I’m having a Grove air quality sensor, which can test harmful gases. How to use it with XOD?
Here it is a plain ambient air pollution module from Seed Studio. The module based on the MP503 gas sensor.
The data is read from the sensor via a single analog port, for example, A0. In total, the module uses 3 wires to connect V, G, A0.
Now there is no official XOD library for working with this sensor. But it doesn’t matter because the sensor is quite simple, and you can try to create nodes to work by yourself. This module is an excellent source to make the XOD library by wrapping a third-party Arduino library.
As an example, I quickly made the XOD library based on the library from the manufacturer, but I can’t check it because I don’t have this module.
In theory, it should work correctly. The sensor returns one of four values 0, 1, 2, 3. Each value corresponds to the pollution degree of the surrounding air.
Hi, I’m an experienced electronics hobbyist and C programmer, just now learning XOD.
It’s quite elegant, powerful, easy, and well…more fun. If you have a needed library XODified.
There are so many Arduino libraries, the XOD community can not convert them all but focuses on the common ones and appears to do a great and needed job.
I will therefore follow this project and thread closely.
I looked at the GAQ sensor and their code and it seems a library conversion may not be necessary. The library code has an initial call to init:
and then, at fixed intervals, does repeated analogReads:
If it’s a simple process to insert a call to an Arduino library init(), the rest could probably be done, and much easier, with XOD.
I’m not thinking people should “XODify” a library themselves - leave that to the pros!
But accessing and using a small number of Arduino library routines in XOD might be reasonable. Is there or could there be a simple “call-C-routine-node” which returns the result to XOD?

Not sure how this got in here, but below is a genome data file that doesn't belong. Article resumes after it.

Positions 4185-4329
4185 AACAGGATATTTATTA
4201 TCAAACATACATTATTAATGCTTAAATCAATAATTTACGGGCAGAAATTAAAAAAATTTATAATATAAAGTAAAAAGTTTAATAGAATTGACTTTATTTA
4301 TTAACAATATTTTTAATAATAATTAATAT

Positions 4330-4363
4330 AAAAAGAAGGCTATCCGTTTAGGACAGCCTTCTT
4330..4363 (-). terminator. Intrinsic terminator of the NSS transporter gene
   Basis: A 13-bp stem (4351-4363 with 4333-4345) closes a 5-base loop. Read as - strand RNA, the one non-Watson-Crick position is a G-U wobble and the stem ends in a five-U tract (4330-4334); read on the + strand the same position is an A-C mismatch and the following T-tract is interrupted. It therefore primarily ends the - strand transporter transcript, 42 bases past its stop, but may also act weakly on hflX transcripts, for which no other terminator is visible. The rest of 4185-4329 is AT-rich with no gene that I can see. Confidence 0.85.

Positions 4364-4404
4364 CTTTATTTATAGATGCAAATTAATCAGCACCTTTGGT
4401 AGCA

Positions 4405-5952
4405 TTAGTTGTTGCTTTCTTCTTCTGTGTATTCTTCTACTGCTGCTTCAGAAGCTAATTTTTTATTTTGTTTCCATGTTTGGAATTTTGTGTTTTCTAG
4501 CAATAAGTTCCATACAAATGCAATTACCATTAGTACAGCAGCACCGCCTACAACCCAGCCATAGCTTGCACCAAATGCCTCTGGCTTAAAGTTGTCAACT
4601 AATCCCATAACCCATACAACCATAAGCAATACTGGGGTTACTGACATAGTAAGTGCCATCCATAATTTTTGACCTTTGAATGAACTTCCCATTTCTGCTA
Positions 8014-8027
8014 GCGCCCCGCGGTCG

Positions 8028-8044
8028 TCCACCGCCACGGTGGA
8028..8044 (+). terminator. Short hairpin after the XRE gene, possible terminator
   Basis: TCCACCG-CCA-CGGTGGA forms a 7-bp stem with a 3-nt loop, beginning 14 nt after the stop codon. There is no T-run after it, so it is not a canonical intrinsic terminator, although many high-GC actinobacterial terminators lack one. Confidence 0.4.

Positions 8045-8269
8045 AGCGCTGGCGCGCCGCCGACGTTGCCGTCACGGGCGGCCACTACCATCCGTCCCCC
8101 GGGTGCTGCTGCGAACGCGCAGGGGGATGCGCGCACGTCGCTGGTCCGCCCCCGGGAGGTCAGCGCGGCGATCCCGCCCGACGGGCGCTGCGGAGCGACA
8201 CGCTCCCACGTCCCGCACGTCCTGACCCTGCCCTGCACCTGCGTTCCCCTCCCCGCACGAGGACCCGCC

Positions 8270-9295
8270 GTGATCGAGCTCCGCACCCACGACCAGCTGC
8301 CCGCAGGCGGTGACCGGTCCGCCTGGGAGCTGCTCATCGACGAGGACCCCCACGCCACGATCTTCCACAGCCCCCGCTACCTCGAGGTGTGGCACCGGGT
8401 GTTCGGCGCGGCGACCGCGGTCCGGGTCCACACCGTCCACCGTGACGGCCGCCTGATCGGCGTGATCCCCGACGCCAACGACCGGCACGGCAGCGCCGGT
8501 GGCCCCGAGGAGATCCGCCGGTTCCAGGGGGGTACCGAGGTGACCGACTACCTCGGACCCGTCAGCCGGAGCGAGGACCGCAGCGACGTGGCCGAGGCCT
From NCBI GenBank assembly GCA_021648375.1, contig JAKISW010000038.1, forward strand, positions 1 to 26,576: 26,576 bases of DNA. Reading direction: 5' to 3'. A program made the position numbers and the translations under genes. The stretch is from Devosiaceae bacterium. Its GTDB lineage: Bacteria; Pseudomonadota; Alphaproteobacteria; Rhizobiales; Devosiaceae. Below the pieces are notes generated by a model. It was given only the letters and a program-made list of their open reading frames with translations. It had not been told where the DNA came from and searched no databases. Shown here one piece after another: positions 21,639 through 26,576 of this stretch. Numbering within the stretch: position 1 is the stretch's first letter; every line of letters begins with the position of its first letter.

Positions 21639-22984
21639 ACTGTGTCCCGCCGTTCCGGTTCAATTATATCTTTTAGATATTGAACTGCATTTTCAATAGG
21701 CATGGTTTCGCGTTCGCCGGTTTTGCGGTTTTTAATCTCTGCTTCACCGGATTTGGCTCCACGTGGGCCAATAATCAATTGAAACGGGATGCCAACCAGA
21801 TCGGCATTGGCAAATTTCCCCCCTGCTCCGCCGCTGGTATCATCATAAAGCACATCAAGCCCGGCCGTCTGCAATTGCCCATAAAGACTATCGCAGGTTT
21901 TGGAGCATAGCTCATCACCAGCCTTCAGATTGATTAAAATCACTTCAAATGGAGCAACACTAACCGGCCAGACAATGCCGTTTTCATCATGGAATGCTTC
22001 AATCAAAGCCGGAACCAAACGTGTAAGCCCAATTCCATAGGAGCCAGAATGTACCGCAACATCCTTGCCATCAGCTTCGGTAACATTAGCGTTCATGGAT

Do people do this? a lot? or anything like it? Or is it the proverbial “can of worms”?
I’m quite curious. That would be real power!
Creating a patch with the not-implemented-in-xod node and coding in C++ is XOD’s method of “call-C-routine-node”. The down-side is that you cannot just copy IDE C code directly; you need to convert input/output parameters to XOD pins and IDE-specific code needs re-written.
As for the original question about the gas sensor: it is just an analog sensor that can be read using the generic analog-read or analog-sensor nodes. The advantage of wrapping the IDE library to use in XOD is that it will include any conversion formulas and maybe extra code like averaging over time, etc. If it was an I2C sensor that needed specific protocol, the work to wrap the IDE library starts to become less than re-coding what the library does.
Should you wrap an existing IDE library for use in XOD, or just re-code what the library does in XOD? Like many programming questions…it depends. If you wrap a library, you can easily get improvements when the library is updated; or your wrapper might break if they change the library. The library might include a bunch of over-head you don’t need/want. If the library just does a simple function, it is probably easier just to re-code in XOD rather than deal with wrapping a library. If the library performs some complex operations, you are likely to introduce errors trying to re-code it yourself. Is the library available on the internet in a way that can be easily auto-included by XOD? Then there is the final question that is more important than most will admit: Which do you “feel” like doing?
Wrapping a simple library just to get experience doing it has value…so does re-coding someone else’s work in another language just so you can understand the function and/or language better. Just realize that if you are making the choice for personal value, others will be less likely to follow…It generally doesn’t make much sense for me to use your complex experiment in XOD if I can wrap a library being actively developed by several people & used by 1000’s of other people, but that doesn’t mean you shouldn’t do the experiment for yourself. If the wrapper doesn’t exist and your experiment does, people might use it anyway.
It works. Many Thanks.
I knew it might. Did you do any init()? or wrap anything? or just the analogRead?
It also prompted the great post by gweimer.
I just checked the “not-implemented-in-xod” node. I was about to ask for an example, but I first searched for one and found the first external library I used in XOD, gweimer’s lcd-i2c-init.
The interesting thing is he actually XODify’d (my term) the Arduino lcd-I2C in only 45 lines of code. It’s all about the “context” and what inputs and outputs one can include and how to use them. His second one even shows varadic input.
Don’t give me too much credit…I only slightly modified the built-in lcd-i2c node
There are a lot of built-in nodes that use not-implemented-in-xod, but I don’t think there is an easy way to find them. I think you have to open each node & see what it uses.
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